For 10 years in a row, Gjording Fouser was the only law firm in Idaho to receive the highest ranking possible, tier 1, in the appellate category in U.S. News-Best Lawyers.  Collectively, our attorneys have represented clients in more than 25 appeals before the Idaho Supreme Court, Idaho Court of Appeals and the Ninth Circuit Court of Appeals.  The cases involve issues such as: complex commercial litigation, insurance coverage, medical malpractice, environmental, employment, product liability, professional liability, and governmental defense.

90% of our attorneys have served as either a staff attorney or a judicial extern and this experience and familiarity with Idaho’s appellate courts allows our team to carefully assess the merit of the case and the probability of creating favorable or unfavorable legal precedent.  We also judiciously evaluate whether there is reputational risk for the client before pursuing any appeal.

Below are some of the recent cases we have argued before the Idaho Supreme Court.

  • Cedillo v. Farmers Insurance Company (2017)– This case involved a bad faith claim against Farmers Insurance Company. In this case, Cedillo was injured while riding her boyfriend’s motorcycle. She made a claim against his insurance, and then sought under-insured motorist coverage from her own insurer, Farmers. Farmers made a payment to Cedillo, which she deemed inadequate, and she made further demands for payment. An arbitration occurred which resulted in additional payments to Cedillo and an award of attorney fees. Cedillo then filed this bad faith claim arguing that Farmers improperly handled her claim. We successfully defended Farmers on the bad faith claim, showing that the claim was fairly debatable, and even though additional payments were awarded in arbitration, that did not constitute bad faith.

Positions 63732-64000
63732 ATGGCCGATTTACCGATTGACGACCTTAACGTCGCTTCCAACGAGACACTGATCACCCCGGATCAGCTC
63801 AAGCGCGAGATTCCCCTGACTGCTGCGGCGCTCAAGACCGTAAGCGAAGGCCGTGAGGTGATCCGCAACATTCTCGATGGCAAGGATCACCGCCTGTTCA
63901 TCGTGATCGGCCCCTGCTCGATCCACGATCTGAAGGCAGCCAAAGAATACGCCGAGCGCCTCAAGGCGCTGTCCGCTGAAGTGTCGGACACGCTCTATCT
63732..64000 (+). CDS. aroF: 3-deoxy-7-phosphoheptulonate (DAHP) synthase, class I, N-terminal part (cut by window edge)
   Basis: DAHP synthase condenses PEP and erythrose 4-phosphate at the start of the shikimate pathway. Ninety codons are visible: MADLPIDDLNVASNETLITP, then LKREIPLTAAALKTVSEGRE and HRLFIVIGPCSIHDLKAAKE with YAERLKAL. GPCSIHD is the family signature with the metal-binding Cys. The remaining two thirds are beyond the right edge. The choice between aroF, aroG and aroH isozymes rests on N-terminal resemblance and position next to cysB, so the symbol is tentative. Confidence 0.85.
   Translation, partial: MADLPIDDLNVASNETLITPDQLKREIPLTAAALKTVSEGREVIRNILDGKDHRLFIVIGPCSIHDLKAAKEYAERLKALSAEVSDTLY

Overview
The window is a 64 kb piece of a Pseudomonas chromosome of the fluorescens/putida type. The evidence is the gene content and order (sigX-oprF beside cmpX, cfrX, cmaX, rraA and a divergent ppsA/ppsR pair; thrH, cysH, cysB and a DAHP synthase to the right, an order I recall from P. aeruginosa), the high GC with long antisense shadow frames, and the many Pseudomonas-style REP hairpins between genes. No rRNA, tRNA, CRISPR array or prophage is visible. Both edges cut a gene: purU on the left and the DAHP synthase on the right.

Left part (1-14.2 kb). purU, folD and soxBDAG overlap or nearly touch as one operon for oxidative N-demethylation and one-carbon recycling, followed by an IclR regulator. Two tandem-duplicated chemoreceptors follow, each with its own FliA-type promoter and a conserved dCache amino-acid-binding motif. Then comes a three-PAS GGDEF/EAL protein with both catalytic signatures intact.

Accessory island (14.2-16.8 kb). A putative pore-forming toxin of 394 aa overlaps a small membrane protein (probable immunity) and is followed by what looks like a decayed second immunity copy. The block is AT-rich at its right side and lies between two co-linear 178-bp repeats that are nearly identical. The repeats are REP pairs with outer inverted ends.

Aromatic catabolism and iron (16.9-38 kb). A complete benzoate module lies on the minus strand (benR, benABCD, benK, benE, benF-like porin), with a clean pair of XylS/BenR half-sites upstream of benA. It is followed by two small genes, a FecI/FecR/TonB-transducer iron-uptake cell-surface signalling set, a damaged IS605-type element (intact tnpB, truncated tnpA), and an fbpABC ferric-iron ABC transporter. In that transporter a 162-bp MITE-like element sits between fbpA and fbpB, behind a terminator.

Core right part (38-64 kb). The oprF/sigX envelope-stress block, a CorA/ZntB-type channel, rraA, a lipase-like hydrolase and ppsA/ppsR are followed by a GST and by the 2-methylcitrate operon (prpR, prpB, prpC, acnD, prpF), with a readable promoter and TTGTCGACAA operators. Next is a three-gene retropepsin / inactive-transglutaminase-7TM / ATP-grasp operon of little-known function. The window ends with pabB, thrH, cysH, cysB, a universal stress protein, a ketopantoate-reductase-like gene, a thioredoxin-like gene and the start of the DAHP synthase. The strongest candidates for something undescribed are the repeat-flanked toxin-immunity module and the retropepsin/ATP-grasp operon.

• Crawford v. Guthmiller (2018) – This case involved a car accident where the plaintiff failed to timely serve the Complaint and Summons on our client. Plaintiff was attempting service but was continually serving the wrong address. When the plaintiff moved to extend the service deadline, we filed a special appearance to challenge service, contending that there was no good cause to extend the service deadline. The district court agreed and dismissed the case. On appeal, we contended that attempting to serve the incorrect address did not constitute good cause, and the Supreme Court agreed, upholding the dismissal.
  • Dickinson Frozen Foods, Inc. v. J.R. Simplot Company (2019) – In this case, Dickinson Frozen Foods alleged that Simplot defamed Dickinson in a lawsuit that Simplot filed in Washington against other entities. Dickinson also argued that Simplot breached a non-disclosure agreement between Dickinson and Simplot when Simplot made the allegedly defamatory statements against Dickinson in the Washington lawsuit. We successfully defended Simplot on the defamation claim by showing that the litigation privilege applies, and on the breach of contract claim, by showing that the non-disclosure agreement did not relate to the comments made in the Washington lawsuit. We also obtained fees and costs for Simplot related to the defense of the breach of contract claim
  • Morrison v. St. Luke’s Regional Medical Center, Ltd. (2016) – This medical malpractice case arose from a failure to timely set an appointment with a cardiologist. The plaintiffs claimed that the hospital should have expedited the scheduling procedure for a gentleman who was discharged from the emergency room with instructions to see a cardiologist. However, while waiting for an appointment, the gentleman had a heart attack and died. The case proceeded through trial, and St. Luke’s and its agents were found not to have breached the standard of care. We successfully defended against all post-trial motions, and the resolution was upheld on appeal.
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